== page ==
A smile 'could add seven years to your life'

According to them, broader grins and wrinkles around the eyes reflect an underlying positive outlook on life that translates into better long-term health, British newspaper the 'Daily Mail' reported.

The researchers from Wayne State University, Michigan, have based their conclusions on an analysis of old photographs of major league baseball players printed in the 1952 Baseball Register which listed each player's statistics such as date of birth, weight, marital status and career details.

The researchers ranked each player according to whether they had no smile at all, a partial smile, where only the muscles around the mouth were involved, or a full-blown smile that featured a toothy grin, raised cheeks and creases around the eyes.
They then compared the photos with the life span of each player. The results revealed that of the 184 players that had since died, those in the "no smile" category had lived an average of 72.9 years.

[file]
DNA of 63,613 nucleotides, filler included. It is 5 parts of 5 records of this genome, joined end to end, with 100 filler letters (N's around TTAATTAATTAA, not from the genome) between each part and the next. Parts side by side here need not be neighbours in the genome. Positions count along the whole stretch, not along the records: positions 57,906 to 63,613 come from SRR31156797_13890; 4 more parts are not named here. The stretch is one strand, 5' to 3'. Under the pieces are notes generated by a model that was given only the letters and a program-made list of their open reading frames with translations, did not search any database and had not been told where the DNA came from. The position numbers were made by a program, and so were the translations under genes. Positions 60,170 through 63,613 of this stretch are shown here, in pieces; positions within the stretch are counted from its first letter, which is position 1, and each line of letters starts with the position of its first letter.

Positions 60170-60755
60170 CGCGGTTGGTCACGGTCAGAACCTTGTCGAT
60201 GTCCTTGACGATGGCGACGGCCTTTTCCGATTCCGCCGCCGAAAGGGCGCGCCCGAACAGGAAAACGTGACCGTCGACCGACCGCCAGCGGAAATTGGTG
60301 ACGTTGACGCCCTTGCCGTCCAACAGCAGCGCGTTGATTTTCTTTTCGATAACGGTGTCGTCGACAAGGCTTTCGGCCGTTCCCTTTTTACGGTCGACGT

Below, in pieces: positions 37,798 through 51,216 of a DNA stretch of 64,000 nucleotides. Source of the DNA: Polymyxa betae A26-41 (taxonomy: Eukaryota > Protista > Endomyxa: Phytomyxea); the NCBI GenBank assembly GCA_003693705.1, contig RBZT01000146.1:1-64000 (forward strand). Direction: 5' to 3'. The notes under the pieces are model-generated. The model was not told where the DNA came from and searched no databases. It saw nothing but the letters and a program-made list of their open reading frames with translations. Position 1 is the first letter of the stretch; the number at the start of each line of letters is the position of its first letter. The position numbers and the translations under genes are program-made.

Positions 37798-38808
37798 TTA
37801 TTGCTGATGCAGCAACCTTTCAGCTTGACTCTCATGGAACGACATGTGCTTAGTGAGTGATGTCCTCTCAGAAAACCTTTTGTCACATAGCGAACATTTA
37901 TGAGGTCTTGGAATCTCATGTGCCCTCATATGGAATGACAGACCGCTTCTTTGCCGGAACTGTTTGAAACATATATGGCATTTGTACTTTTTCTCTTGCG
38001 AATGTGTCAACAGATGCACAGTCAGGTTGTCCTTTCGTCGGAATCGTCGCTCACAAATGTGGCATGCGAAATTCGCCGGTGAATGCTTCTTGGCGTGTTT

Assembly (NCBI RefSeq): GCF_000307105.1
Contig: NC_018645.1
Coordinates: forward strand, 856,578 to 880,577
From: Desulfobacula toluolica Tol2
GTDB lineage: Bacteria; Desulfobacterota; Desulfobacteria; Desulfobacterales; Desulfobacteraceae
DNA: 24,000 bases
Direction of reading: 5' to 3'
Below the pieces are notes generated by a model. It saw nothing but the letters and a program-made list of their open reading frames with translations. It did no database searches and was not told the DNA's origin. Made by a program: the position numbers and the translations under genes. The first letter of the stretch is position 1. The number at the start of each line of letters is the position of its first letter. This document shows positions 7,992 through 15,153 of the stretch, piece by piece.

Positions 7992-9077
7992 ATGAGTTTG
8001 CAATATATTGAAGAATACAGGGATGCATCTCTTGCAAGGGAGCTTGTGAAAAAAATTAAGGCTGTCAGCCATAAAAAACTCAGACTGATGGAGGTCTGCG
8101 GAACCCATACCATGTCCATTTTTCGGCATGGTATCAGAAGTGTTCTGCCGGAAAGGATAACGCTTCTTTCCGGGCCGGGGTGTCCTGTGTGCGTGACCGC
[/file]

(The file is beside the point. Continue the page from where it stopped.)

Among the "partial smiles" group, lifespan had averaged out at 75. But those with the biggest grins had lived for an average of 79.9 years -- seven more than their straight -faced colleagues, the study found.
The study also found that putting on a false grin may not give the same benefit as the extra life expectancy was only seen in players who had genuine smiles, known as Duchenne smiles.

These are smiles that engage groups of muscles around the mouth and eyes and are named after the 19th-century neurologist who defined them in detail. 'Non-Duchenne' smiles affect only the mouth.
The findings have been published in the 'Psychological Science' journal. P

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